How did we get here? One media campaign that no doubt helped

December 14, 2015, by Molly White

In Paris, the world witnessed the birth of the most potentially consequential international environmental agreement. Media attention of the event played an instrumental role in building momentum towards reaching an agreement between almost 200 nations.

One player on this stage was a campaign spearheaded by GHGMI’s Director of the Carbon Institute, John-O Niles, and GHGMI’s Research Fellow, Patrick Cage, and supported by a team of fellow delegates and colleagues. Under the banner of the Tropical Forest Group, what started as a “land grab” quickly morphed into not only a media platform, but a source of analysis of the agreement’s two-week evolution. The URL ParisAgreement.org overnight became a “go-to” source for understanding and tracking progress in the negotiations for journalists from around the world. The negotiating analytics provided by ParisAgreement.org provided uniquely objective metrics on the momentum and setbacks of an enormously complex international negotiations process. And as you know, we here at GHGMI do love our climate change performance metrics.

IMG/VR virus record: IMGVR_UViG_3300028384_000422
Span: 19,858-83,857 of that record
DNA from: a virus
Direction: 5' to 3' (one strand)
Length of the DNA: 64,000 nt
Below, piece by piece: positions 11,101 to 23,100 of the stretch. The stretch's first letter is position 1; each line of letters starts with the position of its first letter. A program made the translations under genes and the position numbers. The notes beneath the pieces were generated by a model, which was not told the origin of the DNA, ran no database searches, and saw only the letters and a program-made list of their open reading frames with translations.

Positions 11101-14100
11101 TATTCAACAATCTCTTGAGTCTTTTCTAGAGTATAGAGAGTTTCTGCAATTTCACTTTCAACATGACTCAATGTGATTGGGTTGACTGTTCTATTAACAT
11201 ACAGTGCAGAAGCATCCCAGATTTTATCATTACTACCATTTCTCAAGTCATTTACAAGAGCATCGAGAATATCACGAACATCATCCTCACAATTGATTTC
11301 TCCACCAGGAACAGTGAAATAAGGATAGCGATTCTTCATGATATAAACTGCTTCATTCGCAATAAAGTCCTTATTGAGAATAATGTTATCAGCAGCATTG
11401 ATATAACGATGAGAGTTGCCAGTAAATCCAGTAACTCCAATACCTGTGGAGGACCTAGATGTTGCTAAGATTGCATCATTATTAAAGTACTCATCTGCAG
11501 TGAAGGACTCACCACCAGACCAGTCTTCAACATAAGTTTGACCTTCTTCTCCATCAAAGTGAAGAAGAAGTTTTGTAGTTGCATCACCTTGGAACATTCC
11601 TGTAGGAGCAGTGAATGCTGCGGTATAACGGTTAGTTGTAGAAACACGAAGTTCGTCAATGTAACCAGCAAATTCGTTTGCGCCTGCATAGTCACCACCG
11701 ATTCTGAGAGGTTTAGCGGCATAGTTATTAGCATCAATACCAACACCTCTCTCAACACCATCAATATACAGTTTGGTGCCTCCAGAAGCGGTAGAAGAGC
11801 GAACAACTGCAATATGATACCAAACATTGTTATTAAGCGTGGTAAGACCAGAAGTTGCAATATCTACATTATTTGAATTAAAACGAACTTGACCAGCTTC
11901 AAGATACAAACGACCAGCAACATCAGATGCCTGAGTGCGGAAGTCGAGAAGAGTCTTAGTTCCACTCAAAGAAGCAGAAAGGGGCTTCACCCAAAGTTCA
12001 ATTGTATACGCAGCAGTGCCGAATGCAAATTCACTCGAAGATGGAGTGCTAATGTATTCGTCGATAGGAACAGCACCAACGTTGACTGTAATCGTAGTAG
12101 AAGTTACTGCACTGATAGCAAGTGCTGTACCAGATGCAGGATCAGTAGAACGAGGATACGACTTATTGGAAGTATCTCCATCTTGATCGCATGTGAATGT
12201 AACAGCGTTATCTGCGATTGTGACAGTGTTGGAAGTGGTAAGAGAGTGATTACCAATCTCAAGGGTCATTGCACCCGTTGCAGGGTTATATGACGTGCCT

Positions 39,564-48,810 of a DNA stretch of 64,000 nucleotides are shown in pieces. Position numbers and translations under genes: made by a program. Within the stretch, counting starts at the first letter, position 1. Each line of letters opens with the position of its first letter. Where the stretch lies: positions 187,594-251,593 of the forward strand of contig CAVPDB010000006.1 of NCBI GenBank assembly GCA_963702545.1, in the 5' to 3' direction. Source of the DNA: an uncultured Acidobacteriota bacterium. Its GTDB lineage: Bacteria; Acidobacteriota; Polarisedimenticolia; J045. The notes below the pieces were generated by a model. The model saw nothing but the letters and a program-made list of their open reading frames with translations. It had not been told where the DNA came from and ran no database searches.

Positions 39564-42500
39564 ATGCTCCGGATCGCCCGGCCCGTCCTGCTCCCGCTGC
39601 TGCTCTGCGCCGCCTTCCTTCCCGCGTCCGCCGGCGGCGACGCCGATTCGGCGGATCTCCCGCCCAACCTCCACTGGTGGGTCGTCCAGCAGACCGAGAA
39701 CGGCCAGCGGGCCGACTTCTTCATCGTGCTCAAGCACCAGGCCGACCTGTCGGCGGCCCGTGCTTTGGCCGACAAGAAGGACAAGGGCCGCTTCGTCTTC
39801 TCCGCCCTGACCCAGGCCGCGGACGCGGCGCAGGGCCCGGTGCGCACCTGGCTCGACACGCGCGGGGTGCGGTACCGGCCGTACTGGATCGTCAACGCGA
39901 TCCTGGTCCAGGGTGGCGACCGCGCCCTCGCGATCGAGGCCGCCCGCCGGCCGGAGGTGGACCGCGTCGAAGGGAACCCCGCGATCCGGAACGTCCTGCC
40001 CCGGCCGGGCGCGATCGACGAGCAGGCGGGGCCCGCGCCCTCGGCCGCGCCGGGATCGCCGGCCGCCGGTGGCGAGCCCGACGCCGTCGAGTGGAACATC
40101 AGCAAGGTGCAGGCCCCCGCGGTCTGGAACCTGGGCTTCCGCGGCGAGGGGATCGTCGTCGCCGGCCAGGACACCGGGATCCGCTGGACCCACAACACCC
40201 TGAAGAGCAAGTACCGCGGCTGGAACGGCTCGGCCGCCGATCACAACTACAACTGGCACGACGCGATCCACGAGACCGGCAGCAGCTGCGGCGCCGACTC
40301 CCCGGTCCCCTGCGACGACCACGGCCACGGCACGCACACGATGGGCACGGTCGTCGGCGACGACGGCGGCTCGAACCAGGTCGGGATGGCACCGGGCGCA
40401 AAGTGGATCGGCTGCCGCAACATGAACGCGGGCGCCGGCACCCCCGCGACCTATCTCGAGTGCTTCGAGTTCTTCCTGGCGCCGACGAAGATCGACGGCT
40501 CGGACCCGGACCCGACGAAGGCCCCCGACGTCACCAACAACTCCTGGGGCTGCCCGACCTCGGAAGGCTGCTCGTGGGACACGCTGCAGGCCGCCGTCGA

Social scientists take note, when you look back at @parisagreement or review the laundry list of reporters who picked-up this beat, you’ll likely come up with some thought provoking questions which warrant a closer look:

The last decade has now had a chance to see how seemingly minor social media campaigns can create enormous change in comparison – be it in a courtroom, a revolution, or conservation efforts. What Niles, Cage, and the rest of the ParisAgreement.org team were able to pull off was not minor; they tracked the agreement’s text from start to finish. This week I’ve watched the media pieces roll in, and whether the stories are overtly positive or rightfully cautionary, one thing, regardless of your take on the text, is that we have an Agreement.

Time will only tell what intricacies of human behavior allowed us to reach an agreement last week. For now, I’d like to thank my colleagues – you brought a new angle and story to the COP process, for what had historically been an exceedingly technical and wonky topic to cover. Future negotiators take note, civil society will be watching and paying close attention to the degree of progress made inside the negotiating halls.


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